The Official Student Newspaper of Calvin College Since 1907
April 3, 2009
Volume 103, Issue 24
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Gifts go beyond tuition
Writer explains why giving to Calvin should be a priority

Soon most of you will be alumni of Calvin. But what does it really mean to become an alum?

Finding a job? Hopefully. Starting a family? Perhaps. Trying to figure out what on earth you want to do with your life? Certainly.

Beyond those things, becoming a Calvin grad allows you a deeper perspective to reflect on what Calvin meant to you and what Calvin’s impact is around the globe. In doing so, we all have the great opportunity to thoughtfully consider what we can do to ensure the sustainability of this fine institution.

First, let us consider a moment some of the defining characteristics of Calvin. Calvin is an academically excellent institution as well as a not for profit organization. Calvin consistently ranks near the top of any study with comparable institutions in academics. However, a statistical study doesn’t seem to capture the energy or the excellence that a Calvin education inspires in its students. It doesn’t take more than a cursory search to find Calvin alumni doing amazing things around the globe.

Dr. Christopher P. Holstege ’88 credits Calvin for equipping him to rise to unexpected challenges, such as secretly flying to Vienna to treat Ukrainian presidential candidate Viktor Yushchenko from a deliberate case of dioxin poisoning in 2005.

For his senior design project, Jordan Hoogendam ’04 designed and installed the photovoltaic roof for the Bunker Center here at Calvin, which gave him the crucial and extraordinary experience to become a green building project manager for the only engineering firm in Ontario that is entirely dedicated to green building.

Engineering major Laura Rip ‘04 studied renewable energy while at Calvin, which led her to take a position in Antarctica as a facilities engineer. Rip maintains and monitors the heating system that is powered by waste energy allowing scientists to study the South Pole and the global climate.

The only full-time U.S. field worker for Micah Challenge U.S.A, an affiliate of the ONE Campaign that seeks to halve absolute global poverty by 2015, is Jason Fileta ’05. Fileta credits Calvin’s International Development Semester in Honduras for transforming him into formidable advocate for the global poor.

The list goes on, and on, and on.

Calvin is also a not for profit liberal arts school, meaning that fiscally it is very similar to any other charitable organization. Not only is Calvin a charitable organization, it is a very stewardly charity when it comes to translating philanthropic dollars into tangible action. Just this month Calvin received a four-star (out of four) rating from Charity Navigator, America’s largest independent evaluator of charities. To remain solvent, which is also to say to continue educating and grooming students like Christopher P. Holstege, Jordan Hoogendam, Laura Rip and Jason Fileta, Calvin requires sources of revenue beyond tuition.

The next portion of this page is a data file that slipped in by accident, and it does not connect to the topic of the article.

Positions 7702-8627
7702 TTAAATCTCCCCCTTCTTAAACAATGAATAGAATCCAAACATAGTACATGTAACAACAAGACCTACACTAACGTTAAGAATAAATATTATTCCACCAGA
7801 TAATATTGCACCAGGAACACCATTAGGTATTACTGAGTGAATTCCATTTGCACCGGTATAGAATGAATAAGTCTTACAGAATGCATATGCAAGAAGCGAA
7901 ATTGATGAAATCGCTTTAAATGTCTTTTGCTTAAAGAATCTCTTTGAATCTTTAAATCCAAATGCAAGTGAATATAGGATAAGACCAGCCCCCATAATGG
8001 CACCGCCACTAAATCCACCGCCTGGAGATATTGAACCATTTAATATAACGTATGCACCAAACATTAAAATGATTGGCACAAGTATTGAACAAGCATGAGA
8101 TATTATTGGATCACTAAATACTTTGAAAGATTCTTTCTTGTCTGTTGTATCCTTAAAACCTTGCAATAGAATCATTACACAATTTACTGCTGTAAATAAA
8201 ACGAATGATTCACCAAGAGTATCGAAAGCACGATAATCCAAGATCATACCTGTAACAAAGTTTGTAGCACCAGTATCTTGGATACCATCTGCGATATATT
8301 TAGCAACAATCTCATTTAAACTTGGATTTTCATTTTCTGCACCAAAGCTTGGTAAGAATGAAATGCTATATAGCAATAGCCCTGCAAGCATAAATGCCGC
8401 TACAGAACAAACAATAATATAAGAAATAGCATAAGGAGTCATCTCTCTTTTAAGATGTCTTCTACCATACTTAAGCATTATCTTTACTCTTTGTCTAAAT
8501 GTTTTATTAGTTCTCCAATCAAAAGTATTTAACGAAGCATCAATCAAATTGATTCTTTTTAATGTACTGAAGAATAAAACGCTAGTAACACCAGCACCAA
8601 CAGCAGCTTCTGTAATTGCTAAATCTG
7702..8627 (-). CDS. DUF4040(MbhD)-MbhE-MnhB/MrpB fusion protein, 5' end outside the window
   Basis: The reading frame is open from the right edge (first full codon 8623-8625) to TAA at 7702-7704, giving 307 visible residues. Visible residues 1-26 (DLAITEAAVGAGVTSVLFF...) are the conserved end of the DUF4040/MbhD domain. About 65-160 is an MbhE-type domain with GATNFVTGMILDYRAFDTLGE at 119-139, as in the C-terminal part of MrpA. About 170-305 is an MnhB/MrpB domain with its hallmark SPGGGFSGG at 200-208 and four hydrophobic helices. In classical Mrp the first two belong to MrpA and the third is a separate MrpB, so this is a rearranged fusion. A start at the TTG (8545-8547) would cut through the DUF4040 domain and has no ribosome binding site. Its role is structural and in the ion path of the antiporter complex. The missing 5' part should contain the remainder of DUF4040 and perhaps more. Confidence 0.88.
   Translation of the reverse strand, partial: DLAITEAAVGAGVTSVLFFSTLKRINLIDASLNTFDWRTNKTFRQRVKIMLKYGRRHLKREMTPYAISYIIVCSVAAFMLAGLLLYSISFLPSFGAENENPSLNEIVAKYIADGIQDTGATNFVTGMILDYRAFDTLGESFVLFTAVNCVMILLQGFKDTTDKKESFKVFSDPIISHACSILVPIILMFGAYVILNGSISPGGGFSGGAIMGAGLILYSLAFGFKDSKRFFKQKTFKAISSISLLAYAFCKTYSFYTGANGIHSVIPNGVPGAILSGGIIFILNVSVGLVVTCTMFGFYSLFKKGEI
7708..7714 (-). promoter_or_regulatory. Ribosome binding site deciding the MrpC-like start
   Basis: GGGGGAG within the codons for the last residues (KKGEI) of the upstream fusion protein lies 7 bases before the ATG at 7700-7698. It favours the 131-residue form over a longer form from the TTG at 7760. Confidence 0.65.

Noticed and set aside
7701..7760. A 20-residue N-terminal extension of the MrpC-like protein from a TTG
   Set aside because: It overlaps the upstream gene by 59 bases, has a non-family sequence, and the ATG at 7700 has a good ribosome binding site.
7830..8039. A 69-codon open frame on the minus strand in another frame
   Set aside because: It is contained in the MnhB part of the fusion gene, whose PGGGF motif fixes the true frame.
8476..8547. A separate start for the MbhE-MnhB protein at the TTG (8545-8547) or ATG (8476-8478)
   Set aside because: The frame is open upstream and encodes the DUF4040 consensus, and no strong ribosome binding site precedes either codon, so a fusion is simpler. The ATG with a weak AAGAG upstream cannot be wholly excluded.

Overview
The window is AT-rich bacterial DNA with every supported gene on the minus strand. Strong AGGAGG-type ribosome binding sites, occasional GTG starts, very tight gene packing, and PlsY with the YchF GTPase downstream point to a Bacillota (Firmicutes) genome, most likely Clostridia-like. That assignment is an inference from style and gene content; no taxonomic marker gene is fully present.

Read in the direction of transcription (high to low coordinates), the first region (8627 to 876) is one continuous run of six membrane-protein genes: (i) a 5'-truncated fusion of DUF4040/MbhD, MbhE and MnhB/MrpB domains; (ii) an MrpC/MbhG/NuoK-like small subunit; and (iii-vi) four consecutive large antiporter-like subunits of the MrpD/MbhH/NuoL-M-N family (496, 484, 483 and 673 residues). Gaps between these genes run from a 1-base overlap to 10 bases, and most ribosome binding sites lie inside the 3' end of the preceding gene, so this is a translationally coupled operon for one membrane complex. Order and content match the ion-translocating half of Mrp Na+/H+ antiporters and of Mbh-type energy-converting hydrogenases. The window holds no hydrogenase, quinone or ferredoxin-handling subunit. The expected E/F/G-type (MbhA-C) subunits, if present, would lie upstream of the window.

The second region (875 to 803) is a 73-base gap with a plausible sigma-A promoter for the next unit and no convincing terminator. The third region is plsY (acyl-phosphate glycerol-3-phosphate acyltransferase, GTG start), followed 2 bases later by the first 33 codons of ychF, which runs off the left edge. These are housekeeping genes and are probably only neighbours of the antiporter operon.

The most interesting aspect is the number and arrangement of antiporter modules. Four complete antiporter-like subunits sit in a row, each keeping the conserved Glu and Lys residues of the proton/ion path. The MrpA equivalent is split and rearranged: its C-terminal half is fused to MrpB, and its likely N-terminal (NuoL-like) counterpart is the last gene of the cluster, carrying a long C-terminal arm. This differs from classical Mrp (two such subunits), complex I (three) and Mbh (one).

Although tuition does seem hefty and each hike feels like an additional weight being place on your already burdened shoulders, tuition alone only accounts for three quarters of the college’s revenue. Let that sink in. Tuition only gets us to mile 20 in the marathon of the Calvin budget. The remaining 6.2 miles (or 25 percent) is run principally by alumni through their financial gifts. Alumni that have lived and breathed the same campus believe in the promise and potential of today’s current students.

Furthermore, absolutely no tuition dollars are allocated for building projects like the new — and I must say breathtaking — Spoelhof Fieldhouse Complex. Fundraising for building projects occurs completely separately from tuition payments, and instead through campaigns, such as the one you see advertised on campus right now.

One of the most effective and meaningful ways that alumni support the college financially is through the Calvin Annual Fund. The annual fund gifts are so vital because they can be used anywhere on campus to address needs and opportunities as they arise — they aren’t already designated for a specific purpose. Principally, the annual fund directly lowers the cost of tuition and makes it more affordable for every student regardless of their level of financial aid. Although there are other ways the college keeps tuition as low as possible, such as named scholarships, grants and endowment, the annual fund is a crucial and direct element.

Charitable gifts also influence Calvin’s national reputation. The number of alumni who donate is an important measure of “alumni engagement,” a metric that influences the national ratings of Calvin by organizations such as US News and World Report. So, bigger and better alumni engagement numbers elevates Calvin’s national reputation. It’s a way for alumni to endorse Calvin’s mission and what it stands for while simultaneously increasing the value of their own degree.

Students have a special opportunity to direct their annual fund gifts to the Community Care Fund, which is a fund that helps students and their families when emergencies and crisis arise. For example, the fund originated when the seeing-eye-dog of a student several years ago was hit on Burton Street. The Community Care Fund helped the student with expenses.

Charitable gifts, therefore, ensure the sustainability of Calvin, significantly lower the cost of tuition, and increase Calvin’s national reputation. But most importantly, when an alum — or a student — makes a gift to Calvin, it’s the best evidence we have that the people who share our college’s past also believe in its future.

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